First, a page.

In early September, students and faculty viewed a new 52-minute documentary, "Journey of the Universe," by Swimme, a cosmology professor at the California Institute of Integral Studies in San Francisco. The film is a collaboration between himself and Mary Evelyn Tucker, codirector of the Yale University Forum on Religion and Ecology in New Haven, Conn.
Swimme is no stranger to the Dominican University environs. "I gave my first public lecture here 30 years ago and it meant a lot," he said.
Swimme told students that big history is an exciting threshold moment in the evolution of the universe, one of those events that happen thanks to a creative intelligence at work. "We've now learned that we don't live in a meaningless, mechanical universe. It doesn't go through various cycles over again. Instead it changes and creates capacities for it to invent itself in new ways," he said.
"It is no longer enough that we have our American, African and French stories," he remarked. "It is now possible to study how to become a dimension of the conscious planet itself, something you can't get from the study of nation-states. "
In an email to NCR, Swimme said that for the past 300 years Western civilization has "utterly failed to orient its citizens into Earth's systems of life. This is especially obvious if we examine the curricula of our universities, where the only course all first-year students have to take is always based on not Earth, but either Western civilization or world history. No wonder we're oblivious to the destruction of the planet's life. But now the universe itself -- not humanity -- is being taken as the fundamental context for education."
After the film, one student asked Swimme which part excited him the most. "The explosion of the supernova," he answered. "It is so unbelievable that an entire star had to explode in order to create carbon for our skins." Other points of wonder for him, Swimme said, are "the care and love which species have developed for their young over millions of years," and the excitement of seeing where the evolution of love takes human beings in the future.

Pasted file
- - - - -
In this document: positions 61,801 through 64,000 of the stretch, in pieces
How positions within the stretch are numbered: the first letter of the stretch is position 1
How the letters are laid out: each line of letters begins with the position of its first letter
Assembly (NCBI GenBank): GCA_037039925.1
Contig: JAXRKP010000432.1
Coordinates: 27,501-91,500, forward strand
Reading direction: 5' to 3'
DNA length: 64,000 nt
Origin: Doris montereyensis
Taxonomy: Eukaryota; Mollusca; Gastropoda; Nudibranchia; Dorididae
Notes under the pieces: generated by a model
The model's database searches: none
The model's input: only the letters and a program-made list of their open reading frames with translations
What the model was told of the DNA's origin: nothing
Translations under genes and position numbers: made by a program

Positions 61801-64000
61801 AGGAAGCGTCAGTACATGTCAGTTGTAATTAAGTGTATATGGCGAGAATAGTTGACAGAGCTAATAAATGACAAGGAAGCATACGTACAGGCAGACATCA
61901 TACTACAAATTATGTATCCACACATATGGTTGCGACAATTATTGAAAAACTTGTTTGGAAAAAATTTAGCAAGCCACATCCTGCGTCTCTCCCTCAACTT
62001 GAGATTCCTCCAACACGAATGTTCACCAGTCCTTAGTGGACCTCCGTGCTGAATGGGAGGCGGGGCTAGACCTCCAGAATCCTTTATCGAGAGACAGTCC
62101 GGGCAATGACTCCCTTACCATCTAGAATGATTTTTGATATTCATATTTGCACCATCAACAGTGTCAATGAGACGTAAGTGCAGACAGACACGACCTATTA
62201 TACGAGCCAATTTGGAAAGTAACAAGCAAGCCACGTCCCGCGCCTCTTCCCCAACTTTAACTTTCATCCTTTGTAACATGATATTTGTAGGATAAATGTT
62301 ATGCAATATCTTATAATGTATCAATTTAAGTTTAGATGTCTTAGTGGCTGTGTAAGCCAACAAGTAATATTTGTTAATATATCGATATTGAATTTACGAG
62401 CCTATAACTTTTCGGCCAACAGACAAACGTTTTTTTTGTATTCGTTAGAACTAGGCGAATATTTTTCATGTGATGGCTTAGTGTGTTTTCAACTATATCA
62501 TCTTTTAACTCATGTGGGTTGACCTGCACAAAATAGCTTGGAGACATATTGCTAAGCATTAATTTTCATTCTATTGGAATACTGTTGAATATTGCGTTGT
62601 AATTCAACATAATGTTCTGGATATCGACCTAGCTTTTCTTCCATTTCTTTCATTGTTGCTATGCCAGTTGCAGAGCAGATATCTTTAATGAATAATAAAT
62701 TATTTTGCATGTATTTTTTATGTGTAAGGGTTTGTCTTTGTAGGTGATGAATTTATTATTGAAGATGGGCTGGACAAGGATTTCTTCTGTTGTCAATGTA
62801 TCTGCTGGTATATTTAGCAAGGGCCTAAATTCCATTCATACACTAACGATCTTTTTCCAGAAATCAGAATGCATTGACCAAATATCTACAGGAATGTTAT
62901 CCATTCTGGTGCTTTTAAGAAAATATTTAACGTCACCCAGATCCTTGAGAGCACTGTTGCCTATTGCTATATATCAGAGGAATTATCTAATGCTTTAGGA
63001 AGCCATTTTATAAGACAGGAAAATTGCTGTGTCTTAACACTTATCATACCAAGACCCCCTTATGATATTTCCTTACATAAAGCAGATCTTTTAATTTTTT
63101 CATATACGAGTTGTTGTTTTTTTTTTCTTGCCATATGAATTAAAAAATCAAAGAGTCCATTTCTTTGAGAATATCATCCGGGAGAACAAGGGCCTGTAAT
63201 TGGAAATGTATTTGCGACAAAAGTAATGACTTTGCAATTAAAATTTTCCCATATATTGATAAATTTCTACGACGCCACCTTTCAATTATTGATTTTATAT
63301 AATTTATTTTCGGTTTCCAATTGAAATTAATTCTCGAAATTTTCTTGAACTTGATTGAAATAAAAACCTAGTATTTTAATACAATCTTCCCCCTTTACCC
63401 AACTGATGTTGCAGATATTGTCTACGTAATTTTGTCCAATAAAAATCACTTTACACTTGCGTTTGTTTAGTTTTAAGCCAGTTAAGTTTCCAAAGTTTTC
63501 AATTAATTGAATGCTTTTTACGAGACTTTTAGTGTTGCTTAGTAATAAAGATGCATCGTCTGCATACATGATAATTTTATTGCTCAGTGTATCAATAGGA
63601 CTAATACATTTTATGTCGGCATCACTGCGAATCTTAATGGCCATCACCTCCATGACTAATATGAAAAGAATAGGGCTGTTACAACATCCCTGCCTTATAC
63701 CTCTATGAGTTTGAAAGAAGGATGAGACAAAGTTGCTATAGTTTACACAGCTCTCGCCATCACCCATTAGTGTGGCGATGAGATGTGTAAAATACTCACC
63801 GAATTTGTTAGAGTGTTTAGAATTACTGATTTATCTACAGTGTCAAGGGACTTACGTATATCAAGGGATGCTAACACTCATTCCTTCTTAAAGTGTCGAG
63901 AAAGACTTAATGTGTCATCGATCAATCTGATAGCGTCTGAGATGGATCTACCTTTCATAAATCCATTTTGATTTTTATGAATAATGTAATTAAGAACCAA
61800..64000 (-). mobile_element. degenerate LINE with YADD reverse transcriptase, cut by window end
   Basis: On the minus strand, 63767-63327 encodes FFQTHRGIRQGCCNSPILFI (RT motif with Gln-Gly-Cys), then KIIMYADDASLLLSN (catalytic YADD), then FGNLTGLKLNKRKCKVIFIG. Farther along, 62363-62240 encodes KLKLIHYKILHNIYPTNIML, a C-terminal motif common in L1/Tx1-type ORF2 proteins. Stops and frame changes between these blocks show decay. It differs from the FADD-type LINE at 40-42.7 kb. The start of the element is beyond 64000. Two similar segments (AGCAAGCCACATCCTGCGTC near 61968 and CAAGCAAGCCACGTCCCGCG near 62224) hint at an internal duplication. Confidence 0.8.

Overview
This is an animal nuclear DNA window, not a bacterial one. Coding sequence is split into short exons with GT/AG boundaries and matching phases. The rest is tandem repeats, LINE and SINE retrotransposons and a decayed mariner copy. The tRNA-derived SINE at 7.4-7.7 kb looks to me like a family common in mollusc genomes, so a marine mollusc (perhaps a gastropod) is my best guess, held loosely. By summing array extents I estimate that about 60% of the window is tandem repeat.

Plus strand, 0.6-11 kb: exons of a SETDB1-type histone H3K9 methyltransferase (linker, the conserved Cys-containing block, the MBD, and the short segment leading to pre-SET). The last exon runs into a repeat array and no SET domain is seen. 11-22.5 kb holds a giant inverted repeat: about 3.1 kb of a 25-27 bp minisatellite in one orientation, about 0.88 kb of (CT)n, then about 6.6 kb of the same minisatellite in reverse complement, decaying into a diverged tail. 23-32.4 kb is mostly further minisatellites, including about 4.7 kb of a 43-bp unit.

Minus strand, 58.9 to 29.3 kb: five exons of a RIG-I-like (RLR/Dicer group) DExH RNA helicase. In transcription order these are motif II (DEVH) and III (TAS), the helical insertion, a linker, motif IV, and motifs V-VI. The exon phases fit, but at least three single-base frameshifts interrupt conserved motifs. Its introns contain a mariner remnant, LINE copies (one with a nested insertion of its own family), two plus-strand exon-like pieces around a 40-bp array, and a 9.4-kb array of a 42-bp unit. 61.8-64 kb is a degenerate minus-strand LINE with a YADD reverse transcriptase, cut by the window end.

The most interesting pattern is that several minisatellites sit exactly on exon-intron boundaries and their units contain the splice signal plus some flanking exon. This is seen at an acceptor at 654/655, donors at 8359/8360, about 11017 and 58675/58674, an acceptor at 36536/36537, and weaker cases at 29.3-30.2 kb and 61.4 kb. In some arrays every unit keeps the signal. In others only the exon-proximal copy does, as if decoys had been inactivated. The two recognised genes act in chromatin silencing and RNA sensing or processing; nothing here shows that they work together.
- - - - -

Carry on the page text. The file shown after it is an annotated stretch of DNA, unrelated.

Inevitably the question of God came up. One faculty member asked Swimme how he handles the notion of a supreme being since "God is such an integral part of people's life."
"I handle it very poorly," Swimme acknowledged. "But here is one way to think about it. If you start to talk about God, which God are you talking about? I believe that within the context of big history, theologians will discover new insights for us. The universe is so spectacular. It is an ongoing miracle, a mystery. The universe is permeated by an astounding creativity which lives in all of us."
Behmand said, "As to the question of God's presence in this program, this is the wrong question. I believe we should neither teach God's presence nor absence in these courses. Either attempt would be misguided. What we do teach in this course is learning to live with new ideas -- for some students and faculty -- and the ambiguity and struggle resulting out of the synthesis of sometimes contradictory ideas."
Behmand believes that if big history teaches participants "the skill to listen and to make room for ideas uncongenial to their way of thinking, to struggle to synthesize ideas that on the surface seem to exclude one another, then we have taught and learned a skill that is fundamental and equips us to live in the 21st century and be true guardians of our planet."
Phil Novak, a professor of humanities and religion at Dominican University and part of the big history project, notes that the importance of the universe story and big history "lies in [Passionist Fr.] Thomas Berry's hope that by teaching these concepts we can move toward 'reinventing the human at the species level.' "
"What I am pointing toward," Novak said, "is not inoculating the course with spiritual thoughts, but telling the story with a pervasive, but not intrusive sense of the spiritual, philosophical questions it raises about human nature and destiny.
"If big history undermines our former sense of God, but we find ourselves unable to abandon our deepest intuitions of spiritual presence, then how shall we understand those intuitions in light of the deliverances of big history?"
[Sharon Abercrombie, a frequent contributor to NCR, writes from Columbus, Ohio.]